December 01, 2010

Part II

Last week I wrote about my memorable-albeit-disagreeable encounter with one Daniel C. Leghorn in Bemelman’s bar at New York’s Carlyle hotel. It was there where, fortified by a half-dozen Manhattans, the demented Leghorn had in a moment of confusion and madness mistaken me for a man called David Walsh (deceased), former CEO of a Canadian mining company, heaping all manner of curses on me.

In normal circumstances such a mistake would have been harmless enough, but by dint of my compelling resemblance to Walsh and old Leghorn’s wishy-washy mind, I was Walsh and as far as he was concerned, that made things very wrong indeed.

It was this same David Walsh who had founded a little company called Bre-X Minerals back in 1989 as a subsidiary of Bresea Resources Ltd. For four years nothing of note occurred until late in 1993 when, on the advice of exploration chief John Felderhof, the company acquired a property at the Busang River’s headwaters in Borneo’s jungles and took on a high-living Filipino geologist, Michael de Guzman, to map the ore body. De Guzman’s early estimates of the site suggested around two million ounces of gold. (In 1995 gold was trading at between $300 and $400 an ounce).

Sample after sample was sent off to the laboratories, with consistently spectacular results. By 1995 it was estimated that the site could contain as much as 30 million ounces. In April 1996, investment advisors Nesbitt Burns presented a resource estimate of 42.6 million ounces with an 18-month share target of $200. By year’s end, the estimate had risen to 60 million ounces.

“€œThe incredible thing is that the Great and the Good were prepared to put their faith in drill results provided by a minuscule Calgary-based company that had never mined an ounce of gold in its life.”€

With Bre-X being a small and inexperienced company, it didn”€™t take long for the vultures to start circling. While Placer Dome considered a takeover, Indonesia’s powerful President Suharto was adding political pressure by suggesting that Bre-X make a deal with Barrick Gold in association with a member of his family. In December 1996 a tentative joint proposal was drafted, but within weeks a fire broke out at Bre-X’s Busang office, destroying key documents. By now gold fever had gripped both shareholder and share price alike, and wild speculation was spreading about a deposit of up to 200 million ounces, making Bre-X (then capitalized at CAD $6 billion) as the century’s biggest gold find. Shares shifted like “€˜pass the parcel”€™ in a Belfast pub. Something was going to explode.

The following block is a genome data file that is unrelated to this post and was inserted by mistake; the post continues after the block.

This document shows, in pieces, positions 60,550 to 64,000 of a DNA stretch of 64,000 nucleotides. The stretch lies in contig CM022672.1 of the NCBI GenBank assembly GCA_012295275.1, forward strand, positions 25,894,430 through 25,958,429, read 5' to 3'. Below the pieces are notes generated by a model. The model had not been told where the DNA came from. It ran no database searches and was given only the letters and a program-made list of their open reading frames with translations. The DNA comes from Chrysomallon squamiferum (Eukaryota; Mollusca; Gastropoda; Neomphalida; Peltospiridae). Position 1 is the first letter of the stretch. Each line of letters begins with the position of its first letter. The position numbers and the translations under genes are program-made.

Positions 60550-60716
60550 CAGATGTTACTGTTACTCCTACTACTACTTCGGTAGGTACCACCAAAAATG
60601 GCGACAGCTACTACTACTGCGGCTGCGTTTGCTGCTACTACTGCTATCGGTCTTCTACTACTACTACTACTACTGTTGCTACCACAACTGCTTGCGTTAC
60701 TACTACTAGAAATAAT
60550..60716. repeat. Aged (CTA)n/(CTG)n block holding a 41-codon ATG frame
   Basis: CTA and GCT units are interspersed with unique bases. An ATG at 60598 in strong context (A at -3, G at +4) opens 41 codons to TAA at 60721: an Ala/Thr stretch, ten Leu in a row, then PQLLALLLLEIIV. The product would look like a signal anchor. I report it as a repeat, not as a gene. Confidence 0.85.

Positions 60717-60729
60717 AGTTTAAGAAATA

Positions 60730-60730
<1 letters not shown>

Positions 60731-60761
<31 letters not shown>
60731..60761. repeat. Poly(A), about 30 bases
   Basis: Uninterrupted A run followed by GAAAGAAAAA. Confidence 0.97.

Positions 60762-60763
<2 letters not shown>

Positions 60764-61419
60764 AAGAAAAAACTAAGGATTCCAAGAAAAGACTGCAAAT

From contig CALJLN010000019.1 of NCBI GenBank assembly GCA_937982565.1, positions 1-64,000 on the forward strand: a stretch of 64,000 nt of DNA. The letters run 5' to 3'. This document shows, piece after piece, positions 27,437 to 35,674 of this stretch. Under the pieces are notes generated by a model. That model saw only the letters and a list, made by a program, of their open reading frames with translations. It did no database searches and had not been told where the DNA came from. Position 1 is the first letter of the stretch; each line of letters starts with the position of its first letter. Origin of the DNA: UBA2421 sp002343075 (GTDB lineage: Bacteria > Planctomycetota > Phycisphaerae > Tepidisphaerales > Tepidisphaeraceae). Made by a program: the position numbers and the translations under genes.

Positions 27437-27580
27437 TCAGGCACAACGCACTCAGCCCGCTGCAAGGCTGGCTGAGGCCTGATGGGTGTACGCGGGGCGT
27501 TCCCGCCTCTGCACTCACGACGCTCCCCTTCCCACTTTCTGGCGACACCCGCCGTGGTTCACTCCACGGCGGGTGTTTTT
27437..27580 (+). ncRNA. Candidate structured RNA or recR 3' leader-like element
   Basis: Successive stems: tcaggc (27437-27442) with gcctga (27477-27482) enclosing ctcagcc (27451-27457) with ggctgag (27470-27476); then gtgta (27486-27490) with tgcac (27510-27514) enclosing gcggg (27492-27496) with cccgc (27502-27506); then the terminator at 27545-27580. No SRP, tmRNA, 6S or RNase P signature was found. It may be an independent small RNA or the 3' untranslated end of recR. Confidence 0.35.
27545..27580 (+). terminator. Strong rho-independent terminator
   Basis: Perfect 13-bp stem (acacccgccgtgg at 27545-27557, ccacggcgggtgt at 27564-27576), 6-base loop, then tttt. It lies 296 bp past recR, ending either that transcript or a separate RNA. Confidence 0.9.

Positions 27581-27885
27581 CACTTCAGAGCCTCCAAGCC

Finally a deal was negotiated with Freeport-McMoran Copper and Gold under which Freeport would run the mine and Bre-X would retain a 45% share. The announcement was made on February 17th, 1997, and Freeport immediately set about doing their due diligence.

One month later on March 19th, geologist Michael de Guzman died falling out of a helicopter while en route to the site. His body was found four days later, partly eaten by animals. Although identified by dental records and a thumbprint, doubts remained over whether it really was de Guzman. The dead man’s skin color was black (Guzman’s was not), a phenomenon the authorities curiously attributed to ant molestation. Adding to the conundrum, not one but four baffled and unsuspecting wives of differing religions turned up to bury their beloved and honest de Guzman.


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